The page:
Why Nikki Haley fell in line

Nikki Haley announces March 6 that she is suspending her presidential campaign. MUST CREDIT: Melina Mara/The Washington Post

Late in her primary campaign against Donald Trump – arguably after Trump had sewn up the nomination – Nikki Haley started voicing tough criticisms of his fitness for office. “If you mock the service of a combat veteran, you don’t deserve a driver’s license, let alone being president of the United States,” she said. That rhetoric thrilled voters who are strongly anti-Trump. Since very few of those voters are still Republicans, it was impossible that their support would make her the Republican nominee. But it allowed her to serve as a kind of protest vote inside the Republican primaries.

But now Haley’s on-again, off-again support of Trump has switched back to on. She says she will vote for him in the fall. She has not taken back anything she said about him – as Andrew Egger writes in the Bulwark, your fridge might still have butter you bought when she was making those attacks – but she says President Biden is worse.

Her latest stance has disappointed some of the people who were recently supporting her. But nobody is shocked by it. So many Republicans – too many to list here – once spoke harshly of Trump, only to end up backing him anyway. We have seen enough of them to understand her thinking even if we disagree.

First, there is the lure of binarism. Barring some health disaster, either Biden or Trump will be sworn in as president on Jan. 20. Most politicians, like most voters, figure that the responsible thing to do is choose the best, or least bad, of the two. Mike Pence and Paul D. Ryan may reject the idea that we have any such obligation, but they (make that we) are in a lonely minority. And the view that Biden is worse than Trump is one that nearly half the country, including the vast majority of Republicans, sincerely takes. It may well be Haley’s actual view, too.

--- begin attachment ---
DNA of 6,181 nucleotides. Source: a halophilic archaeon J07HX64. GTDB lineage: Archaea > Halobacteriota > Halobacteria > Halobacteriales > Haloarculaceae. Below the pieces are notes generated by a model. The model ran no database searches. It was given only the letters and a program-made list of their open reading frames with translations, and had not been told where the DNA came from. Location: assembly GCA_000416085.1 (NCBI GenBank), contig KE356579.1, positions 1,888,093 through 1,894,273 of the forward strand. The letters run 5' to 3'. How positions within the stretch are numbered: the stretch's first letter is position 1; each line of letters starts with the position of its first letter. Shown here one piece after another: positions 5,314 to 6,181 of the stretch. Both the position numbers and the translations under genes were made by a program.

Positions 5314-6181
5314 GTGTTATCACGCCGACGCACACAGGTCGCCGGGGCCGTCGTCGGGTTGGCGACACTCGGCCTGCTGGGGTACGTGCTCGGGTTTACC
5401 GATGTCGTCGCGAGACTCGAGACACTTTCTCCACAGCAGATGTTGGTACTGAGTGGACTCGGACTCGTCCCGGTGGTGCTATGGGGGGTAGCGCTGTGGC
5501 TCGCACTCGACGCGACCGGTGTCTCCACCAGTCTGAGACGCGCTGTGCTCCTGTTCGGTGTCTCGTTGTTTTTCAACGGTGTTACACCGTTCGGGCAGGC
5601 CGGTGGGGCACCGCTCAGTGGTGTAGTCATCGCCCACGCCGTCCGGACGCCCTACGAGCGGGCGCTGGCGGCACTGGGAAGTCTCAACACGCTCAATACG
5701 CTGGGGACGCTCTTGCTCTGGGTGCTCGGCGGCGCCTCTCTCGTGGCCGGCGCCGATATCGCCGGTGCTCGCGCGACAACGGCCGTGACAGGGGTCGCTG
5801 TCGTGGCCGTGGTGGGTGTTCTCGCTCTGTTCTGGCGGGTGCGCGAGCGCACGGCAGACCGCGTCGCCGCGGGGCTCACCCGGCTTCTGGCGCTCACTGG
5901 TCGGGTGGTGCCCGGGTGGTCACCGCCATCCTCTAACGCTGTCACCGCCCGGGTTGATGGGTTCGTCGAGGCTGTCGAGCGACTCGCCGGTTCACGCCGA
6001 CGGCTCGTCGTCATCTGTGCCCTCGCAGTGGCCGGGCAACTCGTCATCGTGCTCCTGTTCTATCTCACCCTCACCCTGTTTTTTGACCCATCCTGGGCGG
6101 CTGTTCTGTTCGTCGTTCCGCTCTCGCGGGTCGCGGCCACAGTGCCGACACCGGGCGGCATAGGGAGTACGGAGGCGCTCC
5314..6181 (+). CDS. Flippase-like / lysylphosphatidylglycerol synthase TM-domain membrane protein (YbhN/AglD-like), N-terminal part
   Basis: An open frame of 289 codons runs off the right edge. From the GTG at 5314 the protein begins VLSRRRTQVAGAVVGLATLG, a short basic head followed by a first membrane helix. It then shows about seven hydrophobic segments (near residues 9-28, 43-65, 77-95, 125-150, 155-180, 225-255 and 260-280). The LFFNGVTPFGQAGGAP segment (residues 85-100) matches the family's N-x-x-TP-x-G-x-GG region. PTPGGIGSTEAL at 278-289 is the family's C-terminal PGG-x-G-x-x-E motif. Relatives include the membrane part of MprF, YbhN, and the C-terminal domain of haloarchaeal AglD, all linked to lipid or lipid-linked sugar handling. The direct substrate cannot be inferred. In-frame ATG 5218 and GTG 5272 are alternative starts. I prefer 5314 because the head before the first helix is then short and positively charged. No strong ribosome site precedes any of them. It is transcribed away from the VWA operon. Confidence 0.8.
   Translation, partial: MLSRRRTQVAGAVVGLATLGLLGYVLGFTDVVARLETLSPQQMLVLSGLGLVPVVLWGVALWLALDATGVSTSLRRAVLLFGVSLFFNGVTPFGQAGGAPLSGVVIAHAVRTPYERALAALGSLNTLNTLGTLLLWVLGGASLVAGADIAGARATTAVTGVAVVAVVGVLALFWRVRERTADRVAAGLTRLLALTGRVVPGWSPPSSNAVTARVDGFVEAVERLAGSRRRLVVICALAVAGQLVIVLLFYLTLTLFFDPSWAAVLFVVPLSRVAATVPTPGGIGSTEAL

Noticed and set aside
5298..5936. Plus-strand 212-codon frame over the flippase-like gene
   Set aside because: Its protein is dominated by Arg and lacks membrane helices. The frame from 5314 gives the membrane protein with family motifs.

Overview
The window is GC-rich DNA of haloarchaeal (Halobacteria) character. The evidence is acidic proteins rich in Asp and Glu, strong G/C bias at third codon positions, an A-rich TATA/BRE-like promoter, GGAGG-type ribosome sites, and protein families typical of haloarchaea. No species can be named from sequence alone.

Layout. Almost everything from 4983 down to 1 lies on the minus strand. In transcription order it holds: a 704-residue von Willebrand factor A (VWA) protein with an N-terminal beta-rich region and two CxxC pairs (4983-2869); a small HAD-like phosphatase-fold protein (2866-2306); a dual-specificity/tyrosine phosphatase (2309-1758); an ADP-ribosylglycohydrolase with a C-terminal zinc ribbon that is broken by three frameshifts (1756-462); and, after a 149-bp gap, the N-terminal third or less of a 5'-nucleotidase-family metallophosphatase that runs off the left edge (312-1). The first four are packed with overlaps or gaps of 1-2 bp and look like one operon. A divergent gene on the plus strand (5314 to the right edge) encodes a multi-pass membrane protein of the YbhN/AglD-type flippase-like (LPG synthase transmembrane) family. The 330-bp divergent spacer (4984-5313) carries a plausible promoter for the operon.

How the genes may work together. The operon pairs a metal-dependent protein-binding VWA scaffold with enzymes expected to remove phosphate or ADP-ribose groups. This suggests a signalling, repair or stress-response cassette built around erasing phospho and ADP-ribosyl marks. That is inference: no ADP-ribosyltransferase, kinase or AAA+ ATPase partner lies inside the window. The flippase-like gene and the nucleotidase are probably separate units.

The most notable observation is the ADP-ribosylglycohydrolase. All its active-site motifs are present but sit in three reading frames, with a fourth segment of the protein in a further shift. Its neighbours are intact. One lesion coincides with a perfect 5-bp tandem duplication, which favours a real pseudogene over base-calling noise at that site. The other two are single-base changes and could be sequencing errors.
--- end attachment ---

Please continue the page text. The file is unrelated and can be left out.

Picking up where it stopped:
If so, self-interest buttresses it. If Trump were headed for a landslide defeat, Haley could have withheld her support and afterward presented herself as the one who had told us so. But the polls tell us this race isn’t headed to that conclusion. If Trump were to win, especially narrowly, then a non-supportive Haley would be the person who almost cost Republicans victory. If he lost narrowly, her refusal to support him would look even worse: She would be the one who doomed the country to another term of Biden-Harris.

Under normal circumstances, there is a face-saving way for losing primary candidates to reconcile what they said about the nominee with the demands of party unity: They bargain for concessions. When she dropped out, Haley said that Trump should court the people who voted for her. She reiterated the point when she announced her vote preference, even though Trump has engaged in no courting in the interim.

But there was no point in holding out for more. Haley’s most effective barbs against Trump were about his character, not his policies. That’s not a critique that lends itself to bargaining. Trump can’t credibly promise to embrace fewer conspiracy theories, or to be a completely different person.

It may not have escaped Haley’s notice that, in addition to having nothing to bargain for, she had little to bargain with. A lot of Haley’s voters were not so much pro-her as anti-Trump. Her halfhearted endorsement is not going to change their minds about him. It’s just going to sour them on her. But she will keep some goodwill among the larger number of Republicans who are behind Trump.

Anyone who voted for her and now regrets it can repair to the wisdom of the Bible: Put not your faith in princes. Princesses, either.



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